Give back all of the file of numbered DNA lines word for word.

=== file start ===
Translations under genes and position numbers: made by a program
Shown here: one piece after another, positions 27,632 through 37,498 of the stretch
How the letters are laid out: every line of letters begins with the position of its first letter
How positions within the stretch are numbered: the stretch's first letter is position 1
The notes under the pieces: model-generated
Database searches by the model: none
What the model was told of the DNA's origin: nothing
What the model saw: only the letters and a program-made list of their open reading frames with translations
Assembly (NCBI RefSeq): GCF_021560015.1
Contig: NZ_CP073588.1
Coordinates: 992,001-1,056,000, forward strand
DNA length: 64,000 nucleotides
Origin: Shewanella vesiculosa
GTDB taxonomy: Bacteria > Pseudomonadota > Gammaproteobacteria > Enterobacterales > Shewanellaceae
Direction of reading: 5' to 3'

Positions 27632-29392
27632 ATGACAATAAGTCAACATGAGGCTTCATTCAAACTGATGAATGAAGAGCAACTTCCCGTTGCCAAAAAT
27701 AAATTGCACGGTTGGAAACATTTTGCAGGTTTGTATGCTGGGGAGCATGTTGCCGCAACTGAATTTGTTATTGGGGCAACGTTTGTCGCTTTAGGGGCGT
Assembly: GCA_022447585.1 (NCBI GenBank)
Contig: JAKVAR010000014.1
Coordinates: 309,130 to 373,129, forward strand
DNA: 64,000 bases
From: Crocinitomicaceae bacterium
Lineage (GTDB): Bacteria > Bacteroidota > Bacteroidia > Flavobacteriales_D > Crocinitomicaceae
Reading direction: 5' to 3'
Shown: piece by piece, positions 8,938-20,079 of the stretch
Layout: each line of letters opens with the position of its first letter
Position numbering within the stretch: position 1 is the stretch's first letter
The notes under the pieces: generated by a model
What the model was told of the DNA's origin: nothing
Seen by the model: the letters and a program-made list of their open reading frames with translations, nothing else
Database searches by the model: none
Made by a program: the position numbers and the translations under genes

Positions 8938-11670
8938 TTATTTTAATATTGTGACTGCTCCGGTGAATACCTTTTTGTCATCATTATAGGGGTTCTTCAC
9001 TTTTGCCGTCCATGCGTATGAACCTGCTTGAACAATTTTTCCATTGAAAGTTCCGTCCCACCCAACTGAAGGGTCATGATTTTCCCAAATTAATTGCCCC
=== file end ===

Translations under genes and position numbers: made by a program
Shown here: one piece after another, positions 27,632 through 37,498 of the stretch
How the letters are laid out: every line of letters begins with the position of its first letter
How positions within the stretch are numbered: the stretch's first letter is position 1
The notes under the pieces: model-generated
Database searches by the model: none
What the model was told of the DNA's origin: nothing
What the model saw: only the letters and a program-made list of their open reading frames with translations
Assembly (NCBI RefSeq): GCF_021560015.1
Contig: NZ_CP073588.1
Coordinates: 992,001-1,056,000, forward strand
DNA length: 64,000 nucleotides
Origin: Shewanella vesiculosa
GTDB taxonomy: Bacteria > Pseudomonadota > Gammaproteobacteria > Enterobacterales > Shewanellaceae
Direction of reading: 5' to 3'

Positions 27632-29392
27632 ATGACAATAAGTCAACATGAGGCTTCATTCAAACTGATGAATGAAGAGCAACTTCCCGTTGCCAAAAAT
27701 AAATTGCACGGTTGGAAACATTTTGCAGGTTTGTATGCTGGGGAGCATGTTGCCGCAACTGAATTTGTTATTGGGGCAACGTTTGTCGCTTTAGGGGCGT
Assembly: GCA_022447585.1 (NCBI GenBank)
Contig: JAKVAR010000014.1
Coordinates: 309,130 to 373,129, forward strand
DNA: 64,000 bases
From: Crocinitomicaceae bacterium
Lineage (GTDB): Bacteria > Bacteroidota > Bacteroidia > Flavobacteriales_D > Crocinitomicaceae
Reading direction: 5' to 3'
Shown: piece by piece, positions 8,938-20,079 of the stretch
Layout: each line of letters opens with the position of its first letter
Position numbering within the stretch: position 1 is the stretch's first letter
The notes under the pieces: generated by a model
What the model was told of the DNA's origin: nothing
Seen by the model: the letters and a program-made list of their open reading frames with translations, nothing else
Database searches by the model: none
Made by a program: the position numbers and the translations under genes

Positions 8938-11670
8938 TTATTTTAATATTGTGACTGCTCCGGTGAATACCTTTTTGTCATCATTATAGGGGTTCTTCAC
9001 TTTTGCCGTCCATGCGTATGAACCTGCTTGAACAATTTTTCCATTGAAAGTTCCGTCCCACCCAACTGAAGGGTCATGATTTTCCCAAATTAATTGCCCC